Befreiungskriege 1813-14

Painting and modelling 28mm Napoleonic wargaming miniatures

The three Ps

Posted by Martin on October 14, 2008

I’ve resisted the temptation to get involved in all the recent excitement about the Perry plastic Napoleonics (and an honourable mention for the Victrix ones too). After all, if you wanted hot off the press news about the recently released French infantry box and the “3-up” sculpts for the British infantry then there are plenty of other places on the Web where the news is already available and being discussed.

So why bother mentioning it now. Well, this quote from the horse’s mouth is the cause:

The box contains 42 infantry figures in campaign clothing (half in Bardin regulation short-tailed ‘habit-veste’ and half in greatcoats, all in overalls), unit bases to allow you to build units easily and quickly, 2 flags and uniform guides, and 37 additional heads for converting (these include Pokalems, damaged shakos, etc.).

In particular, that last bit about all those additional heads. That’s got me thinking about when the Calpe Saxons are finally available – will these plastic Perry French heads give me suitable raw material for a swathe of head-swap conversions to create truly individual battalions? The heads of the Perry metals are a little smaller and finer than the Calpe heads but the difference between these plastic heads and Peter F’s new style of heads he’s sculpted for the Saxons may prove to be only slight. Food for thought…

The third P is for paint. Specifically, Foundry’s new Napoleonic range. I’ve got to say I’m a little skeptical about this. How many of the colours are genuinely new ones? Austrain White vs. Arctic White anybody? And what about British Redcoat vs. Scarlet? It’s hard to tell without being able to compare them side by side in real life.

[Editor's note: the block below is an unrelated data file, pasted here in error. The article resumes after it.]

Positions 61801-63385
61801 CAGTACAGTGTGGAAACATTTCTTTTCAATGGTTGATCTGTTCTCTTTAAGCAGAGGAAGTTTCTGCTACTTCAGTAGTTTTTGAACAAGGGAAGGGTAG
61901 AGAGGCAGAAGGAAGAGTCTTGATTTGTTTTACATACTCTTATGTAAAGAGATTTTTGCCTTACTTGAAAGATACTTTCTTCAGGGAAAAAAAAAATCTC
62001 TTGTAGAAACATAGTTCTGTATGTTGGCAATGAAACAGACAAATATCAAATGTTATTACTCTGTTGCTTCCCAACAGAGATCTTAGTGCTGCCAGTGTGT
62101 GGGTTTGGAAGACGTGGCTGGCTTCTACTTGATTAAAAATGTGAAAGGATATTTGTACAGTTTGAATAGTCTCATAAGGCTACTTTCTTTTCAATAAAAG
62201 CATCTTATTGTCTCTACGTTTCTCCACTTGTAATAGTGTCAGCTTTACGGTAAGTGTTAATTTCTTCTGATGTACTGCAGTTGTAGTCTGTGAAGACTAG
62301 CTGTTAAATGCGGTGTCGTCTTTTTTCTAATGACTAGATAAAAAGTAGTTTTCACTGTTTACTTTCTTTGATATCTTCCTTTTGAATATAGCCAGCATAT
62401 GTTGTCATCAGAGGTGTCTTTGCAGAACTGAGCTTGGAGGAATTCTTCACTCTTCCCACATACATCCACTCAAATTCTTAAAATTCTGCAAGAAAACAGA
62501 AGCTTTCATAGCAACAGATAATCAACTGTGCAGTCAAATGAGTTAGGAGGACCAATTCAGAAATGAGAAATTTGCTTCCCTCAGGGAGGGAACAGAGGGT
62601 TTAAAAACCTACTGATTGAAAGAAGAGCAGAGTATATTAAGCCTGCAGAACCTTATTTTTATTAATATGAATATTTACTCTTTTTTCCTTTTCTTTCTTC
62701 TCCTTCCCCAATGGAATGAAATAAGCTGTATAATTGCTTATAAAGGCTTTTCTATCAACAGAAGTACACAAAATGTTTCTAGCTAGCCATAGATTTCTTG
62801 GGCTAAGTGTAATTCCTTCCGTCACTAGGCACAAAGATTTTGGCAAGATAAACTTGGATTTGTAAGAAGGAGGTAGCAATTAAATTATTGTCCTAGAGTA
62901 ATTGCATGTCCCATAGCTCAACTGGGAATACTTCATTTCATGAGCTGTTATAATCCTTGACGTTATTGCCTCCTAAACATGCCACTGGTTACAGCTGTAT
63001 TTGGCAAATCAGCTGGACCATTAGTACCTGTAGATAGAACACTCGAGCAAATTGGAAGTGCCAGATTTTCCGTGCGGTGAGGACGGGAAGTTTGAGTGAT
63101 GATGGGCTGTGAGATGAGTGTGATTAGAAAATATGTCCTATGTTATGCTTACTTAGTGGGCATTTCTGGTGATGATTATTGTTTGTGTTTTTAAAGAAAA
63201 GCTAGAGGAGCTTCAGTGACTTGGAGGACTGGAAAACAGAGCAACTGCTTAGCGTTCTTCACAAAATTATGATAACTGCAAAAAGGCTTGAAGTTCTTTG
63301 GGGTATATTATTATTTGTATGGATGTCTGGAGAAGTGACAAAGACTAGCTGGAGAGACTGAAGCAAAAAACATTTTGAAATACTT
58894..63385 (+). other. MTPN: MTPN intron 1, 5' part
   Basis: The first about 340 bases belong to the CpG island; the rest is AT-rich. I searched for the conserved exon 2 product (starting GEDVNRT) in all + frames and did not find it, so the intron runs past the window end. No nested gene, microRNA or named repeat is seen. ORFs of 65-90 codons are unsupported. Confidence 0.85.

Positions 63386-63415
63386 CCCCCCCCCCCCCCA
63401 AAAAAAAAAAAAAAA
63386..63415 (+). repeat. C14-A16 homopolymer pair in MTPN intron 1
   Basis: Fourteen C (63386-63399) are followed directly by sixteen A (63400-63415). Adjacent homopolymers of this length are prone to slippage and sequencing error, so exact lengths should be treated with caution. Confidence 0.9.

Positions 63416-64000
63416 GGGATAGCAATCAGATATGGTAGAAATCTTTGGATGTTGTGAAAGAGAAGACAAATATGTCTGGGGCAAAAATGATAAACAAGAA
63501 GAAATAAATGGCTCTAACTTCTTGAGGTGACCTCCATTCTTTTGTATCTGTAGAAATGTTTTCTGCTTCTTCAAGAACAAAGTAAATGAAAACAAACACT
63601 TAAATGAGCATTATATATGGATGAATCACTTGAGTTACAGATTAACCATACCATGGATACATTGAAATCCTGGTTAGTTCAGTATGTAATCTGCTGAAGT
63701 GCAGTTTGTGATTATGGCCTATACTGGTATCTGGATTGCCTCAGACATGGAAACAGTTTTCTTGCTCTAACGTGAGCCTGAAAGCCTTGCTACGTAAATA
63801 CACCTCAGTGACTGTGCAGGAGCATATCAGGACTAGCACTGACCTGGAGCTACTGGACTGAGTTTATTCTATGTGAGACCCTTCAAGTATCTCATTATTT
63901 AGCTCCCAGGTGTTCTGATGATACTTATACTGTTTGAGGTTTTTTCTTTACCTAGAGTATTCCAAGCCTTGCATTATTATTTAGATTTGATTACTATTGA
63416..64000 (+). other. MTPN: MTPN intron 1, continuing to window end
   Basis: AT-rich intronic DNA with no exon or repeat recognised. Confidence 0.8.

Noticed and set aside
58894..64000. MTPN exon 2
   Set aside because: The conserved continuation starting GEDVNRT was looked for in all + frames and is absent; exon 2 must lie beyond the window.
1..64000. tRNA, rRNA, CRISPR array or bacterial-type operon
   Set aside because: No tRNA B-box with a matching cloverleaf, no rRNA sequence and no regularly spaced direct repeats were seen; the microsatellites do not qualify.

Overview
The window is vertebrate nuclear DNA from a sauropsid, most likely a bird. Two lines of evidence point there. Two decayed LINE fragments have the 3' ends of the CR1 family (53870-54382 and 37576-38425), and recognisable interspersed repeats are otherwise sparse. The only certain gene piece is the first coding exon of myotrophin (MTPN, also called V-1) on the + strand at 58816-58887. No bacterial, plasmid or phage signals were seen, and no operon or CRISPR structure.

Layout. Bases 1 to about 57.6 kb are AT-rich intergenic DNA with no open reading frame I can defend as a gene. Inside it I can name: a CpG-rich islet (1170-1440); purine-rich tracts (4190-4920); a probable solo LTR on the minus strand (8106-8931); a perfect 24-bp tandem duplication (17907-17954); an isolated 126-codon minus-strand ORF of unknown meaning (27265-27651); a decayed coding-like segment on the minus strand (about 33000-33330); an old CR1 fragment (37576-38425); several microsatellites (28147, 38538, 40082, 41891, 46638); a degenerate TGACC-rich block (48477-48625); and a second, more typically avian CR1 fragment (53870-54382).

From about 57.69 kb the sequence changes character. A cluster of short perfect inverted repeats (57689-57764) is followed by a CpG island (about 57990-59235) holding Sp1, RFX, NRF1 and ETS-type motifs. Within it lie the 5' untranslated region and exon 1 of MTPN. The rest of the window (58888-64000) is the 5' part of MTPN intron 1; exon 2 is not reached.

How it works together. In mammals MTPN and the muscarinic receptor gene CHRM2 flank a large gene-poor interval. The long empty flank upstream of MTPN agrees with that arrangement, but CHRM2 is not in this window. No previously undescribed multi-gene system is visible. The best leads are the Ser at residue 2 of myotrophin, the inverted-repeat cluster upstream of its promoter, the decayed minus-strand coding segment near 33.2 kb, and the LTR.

And I’m not happy with Foundry’s use of the word authentic to describe the range. I think that’s a bit naughty especially when they actually admit that:

In reality the exact shades of uniform colours varied, often within the same unit!

If you wrestle with the question of historically accurate shades for any length of time you soon realise that the key fact is that the dyes used in Napoleonic times were almost all organic rather than chemical in origin which led to tremendous variation and, crucially, heavy fading when subjected to the rigours of sun, rain and wind on campaign. So if you ever get bothered by a self-proclaimed expert who tells you the red facings on your Kurmark landwehr are the wrong colour, you know what to say!

Still, some of these Foundry colours do look nice – especially the greens. Although I’m not convinced that the French dragoons and chasseurs a cheval were clothed in different shades of green.

10 Responses to “The three Ps”

  1. Phil said

    Yeah, I’d like to see the new foundry paints. If the dark blues really are different I’d be pretty interested as I’m not that happy with the Deep Blue triad Foundry makes now. If the austrian white is really a pearl white rather than relabelling of arctic grey I’d be interested. Someone needs to bite the bullet and find out for the rest of us (and post it on his blog😉.

    What’s the latest with Calpe, by the way?

  2. Martin said

    Now who on earth could you mean, Phil?🙂

    In the meantime, this thread on Steve Dean’s forum provides some pictures and discussion of the Foundry paints (though Steve’s scanner looks like it’s on its last legs).

    No Calpe news at present but I might be in Peter’s area week starting 27th October.

  3. Phil said

    Thanks for the pointer to Steve’s forum. I wasn’t aware he was going through them like that. It’s too bad if they’re really too thin. Some of the colors look like they might be good. I’d really like to have an alternative to the Vallejo colors I use for Prussian blue.

  4. Martin said

    Phil, which Vallejos are you using for you Prussian blue and what problems are they giving you? I’m really happy with my recipe of Dark Prussian Blue, Prussian Blue and Medium Blue. You can see pictures of the results in the gallery here.